• Repair cracks or spalls as soon as they occur to avoid further degradation.
  • Spot clean spills as quickly as possible.
  • For polished concrete, utilize floor sweepers and cleaners at regular intervals, and utilize only manufacturer approved chemicals for cleaning.
  • Ensure forklift tires and other machinery wheels are clean and smooth.
  • Install chemical resistant epoxy coatings at all areas subject to regular drainage or chemicals.

It’s also advisable to caulk at all floor joints to prevent debris from accumulating. Regular forklift or machinery traffic traveling over debris-filled joints can quickly lead to damage. Without proper repairs, this damage can spread exponentially. Know that it is natural for concrete to crack. Strategically placed control joints and a firm foundation will help to minimize them. Minor cracking is not typically a structural issue.

5. Exterior Parking and Sidewalks

Parking lots are normally asphaltic paving or concrete paving, with asphaltic paving being the most common in the Pacific Northwest. These surfaces hold up well, but some maintenance over time is important to avoid the need for replacement. Below are some general tips to keep your exterior surfaces in tip-top shape:

  • Ensure that grades are sloped away from the building, including sidewalks and landscaping.
  • Install a seal-coat at regular intervals, particularly in heavily-trafficked areas.
  • Patch potholes as quickly as possible to prevent further degradation. If potholes routinely re-occur, consult an excavator or civil engineer for a more permanent fix, as this is likely a sub-surface issue.
  • Watch for ‘alligator’ cracking, where extensive cracking in a scale-like pattern emerges. This typically indicates a sub-surface issue and will need more than surface-level patching.
  • Pressure wash surfaces to prevent accumulations of algae or chemicals, particularly if salt or deicer is used in the winter months.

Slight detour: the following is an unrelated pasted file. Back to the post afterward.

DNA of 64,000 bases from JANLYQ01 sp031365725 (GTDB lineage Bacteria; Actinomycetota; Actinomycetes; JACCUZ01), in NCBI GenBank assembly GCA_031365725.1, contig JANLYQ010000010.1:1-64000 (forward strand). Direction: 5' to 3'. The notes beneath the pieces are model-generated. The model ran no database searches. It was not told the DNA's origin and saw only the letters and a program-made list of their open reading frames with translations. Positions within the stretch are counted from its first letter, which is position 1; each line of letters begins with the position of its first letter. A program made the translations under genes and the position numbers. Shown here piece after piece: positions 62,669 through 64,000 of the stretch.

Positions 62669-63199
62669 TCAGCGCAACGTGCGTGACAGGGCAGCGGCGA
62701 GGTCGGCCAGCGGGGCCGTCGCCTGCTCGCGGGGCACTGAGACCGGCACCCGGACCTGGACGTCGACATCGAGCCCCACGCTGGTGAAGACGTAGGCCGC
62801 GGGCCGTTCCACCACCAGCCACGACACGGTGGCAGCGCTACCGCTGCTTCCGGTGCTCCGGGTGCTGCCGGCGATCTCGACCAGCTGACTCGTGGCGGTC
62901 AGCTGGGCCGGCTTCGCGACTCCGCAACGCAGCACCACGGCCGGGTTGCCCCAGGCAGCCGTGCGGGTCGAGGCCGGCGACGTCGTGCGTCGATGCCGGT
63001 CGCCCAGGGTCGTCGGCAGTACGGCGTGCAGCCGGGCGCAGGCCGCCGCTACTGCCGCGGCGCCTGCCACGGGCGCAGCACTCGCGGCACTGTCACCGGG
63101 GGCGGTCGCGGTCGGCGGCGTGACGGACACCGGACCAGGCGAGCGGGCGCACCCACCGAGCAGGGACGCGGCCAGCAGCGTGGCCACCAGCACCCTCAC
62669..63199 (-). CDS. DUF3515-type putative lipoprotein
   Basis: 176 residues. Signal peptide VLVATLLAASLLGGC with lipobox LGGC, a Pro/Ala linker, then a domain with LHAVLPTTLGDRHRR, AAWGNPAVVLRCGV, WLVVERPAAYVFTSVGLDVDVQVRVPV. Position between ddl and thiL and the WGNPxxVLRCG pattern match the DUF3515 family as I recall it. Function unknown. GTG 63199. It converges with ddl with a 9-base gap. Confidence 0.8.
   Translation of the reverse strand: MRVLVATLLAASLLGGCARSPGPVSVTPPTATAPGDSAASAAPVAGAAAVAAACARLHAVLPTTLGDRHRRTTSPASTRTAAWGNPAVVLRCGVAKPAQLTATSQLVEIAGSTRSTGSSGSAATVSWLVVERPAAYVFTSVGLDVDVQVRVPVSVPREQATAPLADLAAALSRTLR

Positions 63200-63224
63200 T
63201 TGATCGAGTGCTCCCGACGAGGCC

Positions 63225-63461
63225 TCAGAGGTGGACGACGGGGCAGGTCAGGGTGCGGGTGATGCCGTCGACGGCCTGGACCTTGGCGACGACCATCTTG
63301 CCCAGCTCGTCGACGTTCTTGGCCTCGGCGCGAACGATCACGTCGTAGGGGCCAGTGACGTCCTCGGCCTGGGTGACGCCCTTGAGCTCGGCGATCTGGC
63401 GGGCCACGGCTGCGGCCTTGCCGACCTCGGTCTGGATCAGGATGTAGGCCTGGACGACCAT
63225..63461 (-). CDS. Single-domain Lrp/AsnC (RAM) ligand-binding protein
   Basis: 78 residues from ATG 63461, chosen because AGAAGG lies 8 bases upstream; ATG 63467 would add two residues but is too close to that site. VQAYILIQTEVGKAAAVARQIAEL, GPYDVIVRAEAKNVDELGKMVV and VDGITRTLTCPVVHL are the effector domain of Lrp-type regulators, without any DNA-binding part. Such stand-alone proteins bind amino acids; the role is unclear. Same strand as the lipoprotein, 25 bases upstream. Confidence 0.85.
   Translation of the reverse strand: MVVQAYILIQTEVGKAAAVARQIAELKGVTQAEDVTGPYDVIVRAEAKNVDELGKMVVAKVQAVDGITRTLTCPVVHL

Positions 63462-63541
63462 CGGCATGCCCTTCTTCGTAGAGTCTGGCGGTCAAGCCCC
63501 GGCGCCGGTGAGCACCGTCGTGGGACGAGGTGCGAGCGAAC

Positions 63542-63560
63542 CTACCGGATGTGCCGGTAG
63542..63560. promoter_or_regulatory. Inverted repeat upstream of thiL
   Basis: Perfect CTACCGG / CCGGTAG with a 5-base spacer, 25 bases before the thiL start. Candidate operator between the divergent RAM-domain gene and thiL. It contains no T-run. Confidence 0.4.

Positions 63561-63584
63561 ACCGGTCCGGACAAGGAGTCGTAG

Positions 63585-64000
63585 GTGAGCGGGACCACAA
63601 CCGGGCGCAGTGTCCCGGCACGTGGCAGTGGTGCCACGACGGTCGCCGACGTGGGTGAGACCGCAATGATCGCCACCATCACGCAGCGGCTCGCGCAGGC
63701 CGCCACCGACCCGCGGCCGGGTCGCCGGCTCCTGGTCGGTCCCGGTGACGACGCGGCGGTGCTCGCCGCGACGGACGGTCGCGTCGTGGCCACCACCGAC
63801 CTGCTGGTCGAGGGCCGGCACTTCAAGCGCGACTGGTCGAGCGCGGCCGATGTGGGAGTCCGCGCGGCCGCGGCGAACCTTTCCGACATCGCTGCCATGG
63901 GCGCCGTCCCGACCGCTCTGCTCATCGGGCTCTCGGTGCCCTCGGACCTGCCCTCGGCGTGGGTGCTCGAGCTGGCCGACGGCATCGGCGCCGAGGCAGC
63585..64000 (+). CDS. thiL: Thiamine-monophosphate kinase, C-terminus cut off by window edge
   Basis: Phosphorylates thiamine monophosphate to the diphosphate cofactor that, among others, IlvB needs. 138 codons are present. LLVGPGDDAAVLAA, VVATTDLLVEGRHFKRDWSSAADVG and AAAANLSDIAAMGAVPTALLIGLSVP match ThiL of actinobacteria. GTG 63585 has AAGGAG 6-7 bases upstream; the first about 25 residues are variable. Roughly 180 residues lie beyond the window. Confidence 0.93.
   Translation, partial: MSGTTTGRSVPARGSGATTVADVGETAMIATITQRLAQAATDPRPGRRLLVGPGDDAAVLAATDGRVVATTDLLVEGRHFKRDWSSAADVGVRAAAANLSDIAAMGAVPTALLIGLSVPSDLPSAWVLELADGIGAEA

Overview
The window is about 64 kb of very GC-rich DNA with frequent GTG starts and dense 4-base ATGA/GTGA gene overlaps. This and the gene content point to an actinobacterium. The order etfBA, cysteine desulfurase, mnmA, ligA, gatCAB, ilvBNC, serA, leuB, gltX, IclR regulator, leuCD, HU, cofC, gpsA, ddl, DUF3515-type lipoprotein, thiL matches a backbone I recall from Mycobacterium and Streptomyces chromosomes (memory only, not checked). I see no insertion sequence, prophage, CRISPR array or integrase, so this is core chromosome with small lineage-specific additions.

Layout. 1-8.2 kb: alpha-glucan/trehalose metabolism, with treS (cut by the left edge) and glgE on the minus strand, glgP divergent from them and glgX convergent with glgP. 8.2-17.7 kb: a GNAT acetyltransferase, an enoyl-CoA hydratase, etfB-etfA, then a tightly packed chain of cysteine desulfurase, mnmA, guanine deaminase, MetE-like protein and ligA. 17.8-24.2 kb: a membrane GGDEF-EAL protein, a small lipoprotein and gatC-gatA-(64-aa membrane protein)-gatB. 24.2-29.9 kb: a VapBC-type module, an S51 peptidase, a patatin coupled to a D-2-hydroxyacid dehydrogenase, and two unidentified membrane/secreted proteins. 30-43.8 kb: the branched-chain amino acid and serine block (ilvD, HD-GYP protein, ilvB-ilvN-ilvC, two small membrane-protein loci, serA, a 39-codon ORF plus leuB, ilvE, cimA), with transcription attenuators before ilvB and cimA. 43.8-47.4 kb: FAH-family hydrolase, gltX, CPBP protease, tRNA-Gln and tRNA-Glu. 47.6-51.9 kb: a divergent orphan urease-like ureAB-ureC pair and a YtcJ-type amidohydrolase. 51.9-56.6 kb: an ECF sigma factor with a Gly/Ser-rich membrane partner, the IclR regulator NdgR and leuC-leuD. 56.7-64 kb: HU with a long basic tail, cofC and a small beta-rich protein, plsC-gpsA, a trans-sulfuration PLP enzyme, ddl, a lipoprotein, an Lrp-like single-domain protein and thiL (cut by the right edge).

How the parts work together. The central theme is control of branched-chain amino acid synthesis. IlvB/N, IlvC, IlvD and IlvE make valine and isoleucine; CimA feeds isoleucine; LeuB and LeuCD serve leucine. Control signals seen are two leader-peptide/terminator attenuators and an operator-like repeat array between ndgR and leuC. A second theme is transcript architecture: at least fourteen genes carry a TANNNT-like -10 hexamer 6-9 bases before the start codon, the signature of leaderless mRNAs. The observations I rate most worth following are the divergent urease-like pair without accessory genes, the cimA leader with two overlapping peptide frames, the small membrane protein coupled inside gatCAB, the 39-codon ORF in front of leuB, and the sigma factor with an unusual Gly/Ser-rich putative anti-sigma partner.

• Consider installing bollards or parking stops to prevent vehicles from driving into pedestrian areas or damaging curbs.
  • Plant trees with root systems that will not damage nearby sidewalk or asphalt and allow them plenty of space from hard surfaces. The City of Portland has an approved street tree planting list that provides some guidance. 

While the cost for routine maintenance may seem high, the cost to replace areas of pavement or sidewalk is generally much higher.      

Final Thoughts

No matter which piece of the building we discuss, proactive maintenance is far more cost-effective than reactive maintenance. Engaging specialty contractors to complete regular maintenance protocols from the time the building is complete and over the course of its lifetime will lead to lower costs over time, a higher quality space and, in the case of leased space, happier tenants.

Continuing with our Year in Review series for 2021, this week we’re focusing on a few of our industrial projects. From ground up construction to tenant improvements, our teams have completed projects in a variety of sub-markets this year.


Frederickson DWA7

The Frederickson DWA7 project consisted of a new, 144,000 SF tilt-up concrete building to house an Amazon Distribution center. The new building features two 42,000 SF canopies and twelve high speed roll-up doors for van loading usage, a concrete loading dock with fourteen dock positions outfitted with pit levelers and overhead doors. Additionally, there is 14,000 SF of office and multiple remote restrooms.

To carry out the work, the teams logged and cleared a 38-acre site, constructed a full public road extension through the site, completed wetland mitigation and six stormwater infiltration galleries.

Perlo’s crews self-performed a variety of elements, including:

  • Structural concrete including foundations, slab on grade and tilt walls
  • Miscellaneous accessories installation such as lockers, plan holder racks, and roof accessories
  • Doors, frames & hardware installation

The project faced significant permit delays, including having to wait for the right-of-way work permit until late July in lieu of the anticipated February date. Post permit approval, the jurisdiction asked for several revisions to their required scope of work, such as changes to the rapid flash beacon specifications, adding a new video detection system, more light poles at the street, and more. With responsiveness and expediting materials, the team persisted to complete the work.

Final inspections occurred at the end of November, though the structures were complete and occupied several months prior. Once Amazon moved into the building, they asked us to complete multiple ongoing projects to modify the space for their needs. The neighboring tenant also requested additional work items, such as fencing and signage.